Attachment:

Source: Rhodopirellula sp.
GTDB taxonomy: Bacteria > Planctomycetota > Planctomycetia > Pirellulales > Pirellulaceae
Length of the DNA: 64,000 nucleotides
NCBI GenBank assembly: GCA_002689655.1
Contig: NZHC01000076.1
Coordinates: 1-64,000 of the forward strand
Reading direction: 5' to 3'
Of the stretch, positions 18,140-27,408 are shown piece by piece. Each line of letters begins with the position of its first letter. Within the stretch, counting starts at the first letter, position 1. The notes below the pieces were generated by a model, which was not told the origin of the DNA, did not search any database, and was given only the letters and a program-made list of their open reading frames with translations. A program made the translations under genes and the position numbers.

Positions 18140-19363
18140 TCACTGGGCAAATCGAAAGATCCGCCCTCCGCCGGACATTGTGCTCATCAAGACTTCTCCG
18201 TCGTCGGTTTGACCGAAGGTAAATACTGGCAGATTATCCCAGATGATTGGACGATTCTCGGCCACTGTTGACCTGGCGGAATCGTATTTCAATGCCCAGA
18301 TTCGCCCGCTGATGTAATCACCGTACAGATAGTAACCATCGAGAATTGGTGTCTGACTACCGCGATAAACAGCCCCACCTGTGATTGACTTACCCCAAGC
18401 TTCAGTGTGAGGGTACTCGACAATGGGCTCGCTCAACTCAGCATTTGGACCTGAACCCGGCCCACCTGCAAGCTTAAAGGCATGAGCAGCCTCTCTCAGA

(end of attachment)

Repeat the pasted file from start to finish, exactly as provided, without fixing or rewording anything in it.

Source: Rhodopirellula sp.
GTDB taxonomy: Bacteria > Planctomycetota > Planctomycetia > Pirellulales > Pirellulaceae
Length of the DNA: 64,000 nucleotides
NCBI GenBank assembly: GCA_002689655.1
Contig: NZHC01000076.1
Coordinates: 1-64,000 of the forward strand
Reading direction: 5' to 3'
Of the stretch, positions 18,140-27,408 are shown piece by piece. Each line of letters begins with the position of its first letter. Within the stretch, counting starts at the first letter, position 1. The notes below the pieces were generated by a model, which was not told the origin of the DNA, did not search any database, and was given only the letters and a program-made list of their open reading frames with translations. A program made the translations under genes and the position numbers.

Positions 18140-19363
18140 TCACTGGGCAAATCGAAAGATCCGCCCTCCGCCGGACATTGTGCTCATCAAGACTTCTCCG
18201 TCGTCGGTTTGACCGAAGGTAAATACTGGCAGATTATCCCAGATGATTGGACGATTCTCGGCCACTGTTGACCTGGCGGAATCGTATTTCAATGCCCAGA
18301 TTCGCCCGCTGATGTAATCACCGTACAGATAGTAACCATCGAGAATTGGTGTCTGACTACCGCGATAAACAGCCCCACCTGTGATTGACTTACCCCAAGC
18401 TTCAGTGTGAGGGTACTCGACAATGGGCTCGCTCAACTCAGCATTTGGACCTGAACCCGGCCCACCTGCAAGCTTAAAGGCATGAGCAGCCTCTCTCAGA